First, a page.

23 C
Friday, June 21, 2024

DNA— A Futuristic Data Storage and Computation Device

Must read

Mohammad Sulman Khan
Mohammad Sulman Khanhttps://www.scientiamag.org
Mohammad Sulman Khan is pursuing his Master's in Physics at the University of the Punjab, Lahore, with a bachelor's degree from GCU Lahore. His interests include computational physics, machine learning, and quantum computing. He has served as Finance Secretary and Vice President of the Jones Physics Society and volunteered for the Lahore Science Mela 2023.

The population of the world is around 8 billion and is constantly growing. With the advent of time, technologies like the Internet of Things (IoT), edge computing, and Artificial Intelligence (AI) have become a part of our daily lives. A lot of data is generated every second. Every time our interaction with the phone creates data. 

IDC (Internet Data Center) states we will have 175 Zettabytes of data by 2025. This data is so huge that if we have DVDs to store this data, the stack of DVDs would be large enough to wrap the earth 222 times. Recent research has demonstrated the capability of using DNA molecules to store genetic information, encode digital information, and do useful computations.

Structure of DNA (Credit: U.S. National Library of Medicine)
Structure of DNA (Credit: U.S. National Library of Medicine)

What is DNA?

DNA is short for deoxyribonucleic acid. It is basically a hereditary material consisting of a group of molecules carrying genetic information about a living organism. We can also call it the fingerprint of a living organism. It’s made up of long chains of molecules called nucleotides, which contain the instructions for an organism’s growth, development, functioning, and reproduction.

Each nucleotide is composed of one of four nucleobases (adenine [A], thymine [T], cytosine [C], or guanine [G]) and a sugar-phosphate backbone.  DNA encodes genetic information like data can be encoded onto electronic-based storage devices. That’s why we called it the natural storage device.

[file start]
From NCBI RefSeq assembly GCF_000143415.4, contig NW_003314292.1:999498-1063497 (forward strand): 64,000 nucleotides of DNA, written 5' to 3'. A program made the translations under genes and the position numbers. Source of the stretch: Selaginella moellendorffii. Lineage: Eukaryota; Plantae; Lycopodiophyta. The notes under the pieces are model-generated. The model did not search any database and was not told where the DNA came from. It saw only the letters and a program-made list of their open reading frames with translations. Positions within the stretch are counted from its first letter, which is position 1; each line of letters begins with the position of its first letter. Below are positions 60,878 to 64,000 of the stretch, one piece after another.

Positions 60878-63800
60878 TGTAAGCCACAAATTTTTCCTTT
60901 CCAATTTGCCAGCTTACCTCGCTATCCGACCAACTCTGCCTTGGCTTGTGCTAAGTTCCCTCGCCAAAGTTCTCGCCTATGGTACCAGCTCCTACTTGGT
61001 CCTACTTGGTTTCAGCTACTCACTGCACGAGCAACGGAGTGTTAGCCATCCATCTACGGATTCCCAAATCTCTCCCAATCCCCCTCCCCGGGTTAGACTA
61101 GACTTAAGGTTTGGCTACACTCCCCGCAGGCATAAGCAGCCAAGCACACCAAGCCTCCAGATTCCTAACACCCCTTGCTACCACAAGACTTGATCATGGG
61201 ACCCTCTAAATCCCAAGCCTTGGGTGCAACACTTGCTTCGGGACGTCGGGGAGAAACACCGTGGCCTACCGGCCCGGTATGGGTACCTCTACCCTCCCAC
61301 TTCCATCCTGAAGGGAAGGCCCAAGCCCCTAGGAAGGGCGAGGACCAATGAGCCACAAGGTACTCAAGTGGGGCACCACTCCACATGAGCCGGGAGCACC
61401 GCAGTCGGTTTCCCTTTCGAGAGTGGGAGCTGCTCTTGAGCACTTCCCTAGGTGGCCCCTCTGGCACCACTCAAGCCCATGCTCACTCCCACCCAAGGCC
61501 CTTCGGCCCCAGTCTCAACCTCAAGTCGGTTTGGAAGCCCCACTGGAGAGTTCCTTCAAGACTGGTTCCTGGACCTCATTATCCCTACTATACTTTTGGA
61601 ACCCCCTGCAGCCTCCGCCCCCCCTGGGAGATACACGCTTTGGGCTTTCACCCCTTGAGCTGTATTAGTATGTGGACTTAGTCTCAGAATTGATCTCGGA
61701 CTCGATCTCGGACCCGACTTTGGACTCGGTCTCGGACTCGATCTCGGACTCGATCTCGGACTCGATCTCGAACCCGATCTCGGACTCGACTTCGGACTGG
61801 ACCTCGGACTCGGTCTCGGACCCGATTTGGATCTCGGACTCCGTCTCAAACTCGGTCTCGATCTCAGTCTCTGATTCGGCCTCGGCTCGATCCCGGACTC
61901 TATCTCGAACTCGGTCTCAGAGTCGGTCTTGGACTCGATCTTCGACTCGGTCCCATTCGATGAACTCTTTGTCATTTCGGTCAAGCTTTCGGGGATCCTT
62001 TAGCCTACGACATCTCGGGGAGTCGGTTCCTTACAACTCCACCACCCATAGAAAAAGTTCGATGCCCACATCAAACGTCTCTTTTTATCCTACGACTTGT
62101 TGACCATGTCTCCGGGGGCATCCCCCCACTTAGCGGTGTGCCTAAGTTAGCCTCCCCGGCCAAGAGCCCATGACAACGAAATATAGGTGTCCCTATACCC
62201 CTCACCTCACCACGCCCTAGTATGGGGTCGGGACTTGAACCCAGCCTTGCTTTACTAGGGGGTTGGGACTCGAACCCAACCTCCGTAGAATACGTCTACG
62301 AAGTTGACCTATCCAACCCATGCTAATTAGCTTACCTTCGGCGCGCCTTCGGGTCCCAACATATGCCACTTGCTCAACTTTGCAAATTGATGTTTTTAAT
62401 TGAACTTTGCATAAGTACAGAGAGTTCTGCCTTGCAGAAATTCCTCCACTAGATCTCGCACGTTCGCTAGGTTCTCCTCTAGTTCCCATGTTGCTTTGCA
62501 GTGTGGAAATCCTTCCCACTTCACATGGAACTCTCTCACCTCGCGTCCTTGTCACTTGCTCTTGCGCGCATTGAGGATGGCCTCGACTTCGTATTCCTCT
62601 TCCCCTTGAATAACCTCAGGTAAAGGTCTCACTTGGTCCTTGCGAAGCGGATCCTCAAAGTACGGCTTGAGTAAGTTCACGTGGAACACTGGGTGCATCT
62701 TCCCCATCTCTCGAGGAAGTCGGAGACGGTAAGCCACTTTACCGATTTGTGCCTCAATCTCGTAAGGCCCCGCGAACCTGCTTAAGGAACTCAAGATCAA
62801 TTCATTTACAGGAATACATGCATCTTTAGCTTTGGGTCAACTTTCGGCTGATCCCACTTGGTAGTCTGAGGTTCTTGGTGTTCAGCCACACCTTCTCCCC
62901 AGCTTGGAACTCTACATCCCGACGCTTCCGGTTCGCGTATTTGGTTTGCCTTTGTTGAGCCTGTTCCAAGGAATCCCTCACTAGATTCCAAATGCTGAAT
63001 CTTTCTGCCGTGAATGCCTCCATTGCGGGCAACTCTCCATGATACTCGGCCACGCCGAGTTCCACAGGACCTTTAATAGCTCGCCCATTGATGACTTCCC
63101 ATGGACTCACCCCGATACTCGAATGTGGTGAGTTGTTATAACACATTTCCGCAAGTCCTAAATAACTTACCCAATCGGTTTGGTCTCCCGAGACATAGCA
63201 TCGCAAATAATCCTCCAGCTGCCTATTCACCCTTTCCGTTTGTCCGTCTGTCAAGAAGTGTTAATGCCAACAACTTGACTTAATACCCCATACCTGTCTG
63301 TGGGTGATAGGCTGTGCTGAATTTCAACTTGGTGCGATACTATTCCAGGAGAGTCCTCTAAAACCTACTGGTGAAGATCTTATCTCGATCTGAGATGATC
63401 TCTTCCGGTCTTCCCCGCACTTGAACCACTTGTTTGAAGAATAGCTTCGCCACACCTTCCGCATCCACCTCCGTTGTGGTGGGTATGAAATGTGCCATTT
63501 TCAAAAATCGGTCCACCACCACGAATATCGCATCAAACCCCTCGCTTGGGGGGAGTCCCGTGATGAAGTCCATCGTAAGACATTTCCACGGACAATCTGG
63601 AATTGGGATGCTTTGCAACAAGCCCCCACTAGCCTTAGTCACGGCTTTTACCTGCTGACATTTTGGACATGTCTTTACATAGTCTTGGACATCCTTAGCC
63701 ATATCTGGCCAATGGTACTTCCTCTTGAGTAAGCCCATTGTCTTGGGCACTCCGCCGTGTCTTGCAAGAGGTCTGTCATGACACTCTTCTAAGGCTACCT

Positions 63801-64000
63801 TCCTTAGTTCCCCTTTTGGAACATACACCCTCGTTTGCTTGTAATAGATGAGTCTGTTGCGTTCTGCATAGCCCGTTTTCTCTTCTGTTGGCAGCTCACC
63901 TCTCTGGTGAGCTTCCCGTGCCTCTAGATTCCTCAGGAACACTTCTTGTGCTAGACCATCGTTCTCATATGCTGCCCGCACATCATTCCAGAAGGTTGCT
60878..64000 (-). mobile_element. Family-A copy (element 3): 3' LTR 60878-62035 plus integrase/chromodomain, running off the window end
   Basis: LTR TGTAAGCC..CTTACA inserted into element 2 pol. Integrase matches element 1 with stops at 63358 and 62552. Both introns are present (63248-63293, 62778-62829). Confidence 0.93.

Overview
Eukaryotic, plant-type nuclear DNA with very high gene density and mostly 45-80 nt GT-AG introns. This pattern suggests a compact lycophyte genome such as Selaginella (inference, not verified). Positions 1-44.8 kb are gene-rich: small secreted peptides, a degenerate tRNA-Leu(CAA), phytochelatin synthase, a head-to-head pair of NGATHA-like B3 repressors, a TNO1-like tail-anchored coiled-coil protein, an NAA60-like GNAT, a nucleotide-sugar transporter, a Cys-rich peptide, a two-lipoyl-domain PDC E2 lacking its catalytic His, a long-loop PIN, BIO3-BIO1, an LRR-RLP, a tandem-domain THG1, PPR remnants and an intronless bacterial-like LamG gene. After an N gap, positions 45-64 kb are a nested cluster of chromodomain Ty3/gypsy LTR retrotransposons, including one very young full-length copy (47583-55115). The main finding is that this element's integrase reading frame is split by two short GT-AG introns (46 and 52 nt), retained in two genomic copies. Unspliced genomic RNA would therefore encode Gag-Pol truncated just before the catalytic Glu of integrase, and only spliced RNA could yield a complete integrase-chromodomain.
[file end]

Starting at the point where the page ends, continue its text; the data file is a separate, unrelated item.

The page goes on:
Ages of Data

In the early history of humankind, the only way of storing data and conveying information was by painting and carving.  Lascaux Cave Paintings, a collection of paintings (approximately 20,000 years old) discovered in caves of the Dordogne region of southwestern France. These paintings include animals such as horses, bulls, and deer, as well as abstract symbols that give insights into the lives and beliefs of early humans, possibly serving as a form of communication or storytelling within their community. Sumerian Cuneiform Tablets are one of the oldest forms of writing (around 3500 BCE). 

They were used to record a variety of information, such as temple activities, trade, stories, and myths. By this time, humans had developed a lot of storage devices like Magnetic Tape, Hard Disk drives, SSDs, USB, NVMe (Non-Volatile Media Express), etc.  After many developments, we are able to store 4TB of data on a single SD card, which is so compact that we can handle it with our fingertips. Now, we are in the age of big data. So, the world is searching for a new mode of data storage devices. And one possible answer to their questions is “DNA.”

DNA is really good at storing information because it’s much more compact (3-to-6 orders of magnitude) and more reliable than electronic memory. It can hold a lot of data and lasts much longer without getting damaged”, said researchers at RIT (Rochester Institute of Technology).

History of Data Storage. (Credit: Wyss Institute at Harvard University)
History of Data Storage. (Credit: Wyss Institute at Harvard University)

DNA as a Storage Device